May 9, 2022
Are generative collections a successful blueprint for music NFTs?
In the often over-stimulating world of web3, creators pivot. One day, an artist may know exactly what they're looking to develop, the next, they may second guess it all. While this fast-paced environment can, and often does, feel like an unhinged rollercoaster, the unknown tends to be a necessary evil when looking to pioneer something new.
Music on the blockchain is still vastly under-explored, and while there isn't an established blueprint to teach an artist how to sell out a collection yet, varied levels of success have certainly been documented through the merging of MP3's with PFP's.
For example, Violetta Zironi’s Moonshot, IllaDaProducer’s WhoWho’s Treehouse, Sammy Arriaga’s Pixelated and OMGKirby’s OMGKirby’s, are all gleaming examples of how one can incorporate generative style artwork into a single, EP, or album release plan.
There is something to be said about the bolstering of community through this type of distribution method, and if the names above are any indication, it very well may be the strongest blueprint for music NFTs yet.
Violetta Zironi smiling on the streets of New York
(Web3 music leader and Italian singer/songwriter)
"It's always been cool to pair art and music. Artists have been doing it since the beginning of time. Visuals have, and always will be essential for a music artist.
That being said, I don't think emulating the structure of PFP collections is the only way to go. In my opinion, profile picture collections are beneficial because they incentivise collecting. They make holders feel obsessed. They trigger FOMO (fear of missing out) through varied rarity tiers and trait classes.
I personally decided to move forward with the PFP format because I knew my collection was going to be really big, and adding those gamification aspects made sense to me.
But of course, one-of-one drops are still equally as interesting. I wouldn't say PFP collections are the only effective model in web3 right now at all".
(Multidisciplinary artist and web3 trendsetter)
"Every single one of us has watched the PFP space thrive, which is serendipitous for me as I've always wanted to create a fun, quirky, cartoon-focussed project. My branding is generally quite moody, so I saw this PFP craze as an opportunity to do something different. It's encouraged me to explore distribution in a completely new way and be creative through methods I've never explored before.
This creative model is honestly like a playground for me. Drawing all these traits has been so fun. I'm planning to use my project, Doms as a funding mechanism for the tour I'm organising for the West and East Coast. The idea is that my holders will receive voting rights to choose who opens my shows, what venues we play, and generally just help incentivise these IRL (in-real-life) performances.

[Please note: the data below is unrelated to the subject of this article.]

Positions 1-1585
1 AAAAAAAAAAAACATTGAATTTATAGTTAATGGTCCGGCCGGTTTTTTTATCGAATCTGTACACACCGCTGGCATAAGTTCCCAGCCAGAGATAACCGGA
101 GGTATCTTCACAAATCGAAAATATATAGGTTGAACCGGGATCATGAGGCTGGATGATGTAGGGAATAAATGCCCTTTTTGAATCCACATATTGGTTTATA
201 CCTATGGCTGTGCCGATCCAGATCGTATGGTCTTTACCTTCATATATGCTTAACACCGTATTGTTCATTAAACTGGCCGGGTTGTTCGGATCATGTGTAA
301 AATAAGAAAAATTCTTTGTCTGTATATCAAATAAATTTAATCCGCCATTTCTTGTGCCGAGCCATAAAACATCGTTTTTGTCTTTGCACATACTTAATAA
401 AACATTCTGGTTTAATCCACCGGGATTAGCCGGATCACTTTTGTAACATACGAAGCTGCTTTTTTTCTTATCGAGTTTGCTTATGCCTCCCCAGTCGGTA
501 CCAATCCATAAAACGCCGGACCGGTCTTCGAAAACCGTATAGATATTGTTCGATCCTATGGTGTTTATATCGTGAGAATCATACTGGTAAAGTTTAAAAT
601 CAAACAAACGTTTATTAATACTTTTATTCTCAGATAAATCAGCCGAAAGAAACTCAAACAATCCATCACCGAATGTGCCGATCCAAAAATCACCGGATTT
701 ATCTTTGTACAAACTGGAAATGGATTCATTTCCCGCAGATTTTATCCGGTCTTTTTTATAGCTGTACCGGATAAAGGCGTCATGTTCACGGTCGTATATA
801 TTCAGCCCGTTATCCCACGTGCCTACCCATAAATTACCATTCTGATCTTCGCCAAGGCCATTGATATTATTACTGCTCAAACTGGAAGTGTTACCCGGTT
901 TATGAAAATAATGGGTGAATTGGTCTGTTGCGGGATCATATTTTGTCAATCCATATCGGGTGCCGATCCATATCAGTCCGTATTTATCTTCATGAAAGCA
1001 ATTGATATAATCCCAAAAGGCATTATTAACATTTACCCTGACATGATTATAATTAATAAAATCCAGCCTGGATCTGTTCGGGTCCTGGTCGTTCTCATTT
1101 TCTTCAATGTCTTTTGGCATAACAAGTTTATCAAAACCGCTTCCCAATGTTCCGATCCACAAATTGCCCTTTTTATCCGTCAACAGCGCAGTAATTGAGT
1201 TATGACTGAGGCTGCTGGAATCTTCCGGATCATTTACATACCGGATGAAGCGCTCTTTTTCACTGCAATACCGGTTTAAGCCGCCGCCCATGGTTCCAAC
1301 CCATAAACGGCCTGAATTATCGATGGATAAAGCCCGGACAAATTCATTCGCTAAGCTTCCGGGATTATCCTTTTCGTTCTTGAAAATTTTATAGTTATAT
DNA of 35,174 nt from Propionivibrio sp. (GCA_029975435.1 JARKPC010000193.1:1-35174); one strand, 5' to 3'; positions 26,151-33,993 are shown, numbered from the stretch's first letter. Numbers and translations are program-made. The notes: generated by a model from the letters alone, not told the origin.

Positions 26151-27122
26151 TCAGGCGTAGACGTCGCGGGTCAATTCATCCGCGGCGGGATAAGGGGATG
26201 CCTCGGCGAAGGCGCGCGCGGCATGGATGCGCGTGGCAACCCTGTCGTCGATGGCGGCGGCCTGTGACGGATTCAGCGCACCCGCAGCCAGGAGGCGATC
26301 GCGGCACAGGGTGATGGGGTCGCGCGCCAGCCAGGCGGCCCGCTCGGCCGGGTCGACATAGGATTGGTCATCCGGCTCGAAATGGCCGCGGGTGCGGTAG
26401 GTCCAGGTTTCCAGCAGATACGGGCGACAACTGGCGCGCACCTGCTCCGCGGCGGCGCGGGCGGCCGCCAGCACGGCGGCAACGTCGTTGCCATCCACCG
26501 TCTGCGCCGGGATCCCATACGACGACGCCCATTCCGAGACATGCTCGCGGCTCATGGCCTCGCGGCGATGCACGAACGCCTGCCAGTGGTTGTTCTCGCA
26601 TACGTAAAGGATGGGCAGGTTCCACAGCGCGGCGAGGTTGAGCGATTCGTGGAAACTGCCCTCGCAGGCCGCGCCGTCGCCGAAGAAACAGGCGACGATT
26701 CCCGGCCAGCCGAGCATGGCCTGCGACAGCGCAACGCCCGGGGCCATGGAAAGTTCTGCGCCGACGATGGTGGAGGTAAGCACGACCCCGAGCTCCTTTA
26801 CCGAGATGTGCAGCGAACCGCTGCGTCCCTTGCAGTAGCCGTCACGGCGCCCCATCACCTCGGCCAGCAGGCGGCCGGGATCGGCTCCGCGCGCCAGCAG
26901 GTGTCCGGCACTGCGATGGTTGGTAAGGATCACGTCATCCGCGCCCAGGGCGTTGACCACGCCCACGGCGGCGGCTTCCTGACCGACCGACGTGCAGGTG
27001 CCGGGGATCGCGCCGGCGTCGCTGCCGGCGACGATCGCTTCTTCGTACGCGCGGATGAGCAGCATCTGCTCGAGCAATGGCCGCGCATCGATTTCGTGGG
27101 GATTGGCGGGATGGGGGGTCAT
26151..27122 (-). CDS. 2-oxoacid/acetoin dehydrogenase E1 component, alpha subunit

On stage is where I thrive. Through this collection I hope to create performance opportunities for other musicians as well, and if all goes to plan, Doms will be the conduit to getting my live shows going again".
Photo credit: Techivation. Source: Unsplash
Do PFP Collections incentivise organic community building?
Like Violetta stated, a generative project issues an immediate incentive which comes with a unique piece of art. Owning a one of a kind musical collectible is special, and it can develop avenues to deeper conversation and interest from your fanbase.
Domino pointed out that PFP projects allow communities to bond over something fun. They allow us to see the other side of songs which are often perceived as serious, melancholic and emotional. They inject a level of personality, which is often lacking in traditional distribution methods.
If it's not evident by now, the utilities a generative NFT collection can provide are near endless. Whether it be opening up your industry rolodex to the public like IllaDaProducer's WhoWho's, or building infrastructure to help artists tour like Dominos Doms. The options are limitless.
We will for sure see more generative music collections, but the format will evolve with time".
The pros and cons of launching your own generative collection are somewhat obvious, but don't let the vast quantity of recent drops mislead you. A well put together PFP collection is a massive task, and in reality, it's not a viable option for many artists out there with a limited budget. However, for those who can pull it off - a well-received mint in today's market could undeniably change the trajectory of your career, given you deliver on your promises.
If you're reading this, you are likely part of a small group of pioneering musicians, artists, entrepreneurs and community builders in web3.
It may be hard to believe, but the innovation we're exploring now is most likely going to directly influence the evolution of the music industry as a whole. There's little doubt that what looks normal today, will be drastically different tomorrow, and everyone currently contributing to the advancement of music is paving the way for what music will eventually become.
We are only hitting the surface of what Music NFTs can be, and who knows what other game-changing models are going to arise throughout the next 12 months. All I know is we'll be here alongside you finding out.